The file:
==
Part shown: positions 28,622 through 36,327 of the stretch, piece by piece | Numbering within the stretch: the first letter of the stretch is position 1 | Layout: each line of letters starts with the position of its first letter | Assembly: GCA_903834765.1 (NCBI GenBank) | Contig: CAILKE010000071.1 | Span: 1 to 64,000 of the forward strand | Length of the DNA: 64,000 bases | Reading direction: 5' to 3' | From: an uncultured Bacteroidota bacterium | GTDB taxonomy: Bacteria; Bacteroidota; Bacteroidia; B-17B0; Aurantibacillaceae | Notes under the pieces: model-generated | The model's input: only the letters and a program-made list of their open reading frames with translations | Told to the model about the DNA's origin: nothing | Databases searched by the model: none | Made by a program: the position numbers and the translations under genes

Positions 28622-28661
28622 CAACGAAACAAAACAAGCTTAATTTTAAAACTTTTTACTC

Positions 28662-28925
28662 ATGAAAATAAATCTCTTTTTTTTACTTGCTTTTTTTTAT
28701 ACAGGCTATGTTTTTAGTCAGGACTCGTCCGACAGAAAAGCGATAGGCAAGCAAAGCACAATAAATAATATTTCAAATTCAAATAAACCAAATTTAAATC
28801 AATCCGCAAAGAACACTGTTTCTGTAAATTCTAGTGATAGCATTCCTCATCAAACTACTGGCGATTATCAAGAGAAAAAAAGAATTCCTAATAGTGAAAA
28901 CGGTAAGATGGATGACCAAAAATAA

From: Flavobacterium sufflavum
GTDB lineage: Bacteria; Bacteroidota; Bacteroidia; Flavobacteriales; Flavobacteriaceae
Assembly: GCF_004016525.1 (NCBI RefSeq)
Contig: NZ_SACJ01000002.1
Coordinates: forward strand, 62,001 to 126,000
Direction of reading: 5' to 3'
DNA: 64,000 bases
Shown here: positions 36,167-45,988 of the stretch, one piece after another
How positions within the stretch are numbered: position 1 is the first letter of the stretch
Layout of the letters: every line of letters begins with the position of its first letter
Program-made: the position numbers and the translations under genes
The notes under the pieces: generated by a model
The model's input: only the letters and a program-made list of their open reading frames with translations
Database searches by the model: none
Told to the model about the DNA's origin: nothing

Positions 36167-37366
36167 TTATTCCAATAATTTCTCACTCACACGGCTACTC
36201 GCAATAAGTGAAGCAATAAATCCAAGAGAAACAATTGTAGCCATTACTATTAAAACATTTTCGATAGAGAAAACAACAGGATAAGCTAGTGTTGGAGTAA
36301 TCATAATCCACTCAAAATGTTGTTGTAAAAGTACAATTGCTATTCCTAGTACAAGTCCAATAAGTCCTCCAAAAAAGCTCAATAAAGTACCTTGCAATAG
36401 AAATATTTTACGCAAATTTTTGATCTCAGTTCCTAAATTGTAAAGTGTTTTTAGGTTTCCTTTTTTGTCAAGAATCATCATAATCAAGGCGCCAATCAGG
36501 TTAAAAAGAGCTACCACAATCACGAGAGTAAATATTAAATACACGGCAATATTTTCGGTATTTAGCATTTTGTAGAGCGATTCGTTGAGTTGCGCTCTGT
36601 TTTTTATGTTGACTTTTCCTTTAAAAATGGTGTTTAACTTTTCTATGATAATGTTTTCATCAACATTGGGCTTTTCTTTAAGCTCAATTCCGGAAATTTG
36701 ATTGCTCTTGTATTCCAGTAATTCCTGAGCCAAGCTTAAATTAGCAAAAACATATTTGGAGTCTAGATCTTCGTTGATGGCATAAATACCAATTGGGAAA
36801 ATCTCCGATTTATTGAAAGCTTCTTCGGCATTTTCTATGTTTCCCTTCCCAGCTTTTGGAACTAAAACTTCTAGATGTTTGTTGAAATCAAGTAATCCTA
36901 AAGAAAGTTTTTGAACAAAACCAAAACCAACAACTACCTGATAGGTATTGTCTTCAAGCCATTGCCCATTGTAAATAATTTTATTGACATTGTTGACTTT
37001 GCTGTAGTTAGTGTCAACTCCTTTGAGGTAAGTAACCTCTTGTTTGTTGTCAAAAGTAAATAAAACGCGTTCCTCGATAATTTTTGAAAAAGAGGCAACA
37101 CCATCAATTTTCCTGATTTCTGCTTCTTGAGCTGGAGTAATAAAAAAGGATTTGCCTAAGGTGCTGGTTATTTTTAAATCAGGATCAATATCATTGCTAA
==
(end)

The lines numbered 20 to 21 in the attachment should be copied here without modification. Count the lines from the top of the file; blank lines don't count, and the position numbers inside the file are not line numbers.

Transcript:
The notes under the pieces: generated by a model
The model's input: only the letters and a program-made list of their open reading frames with translations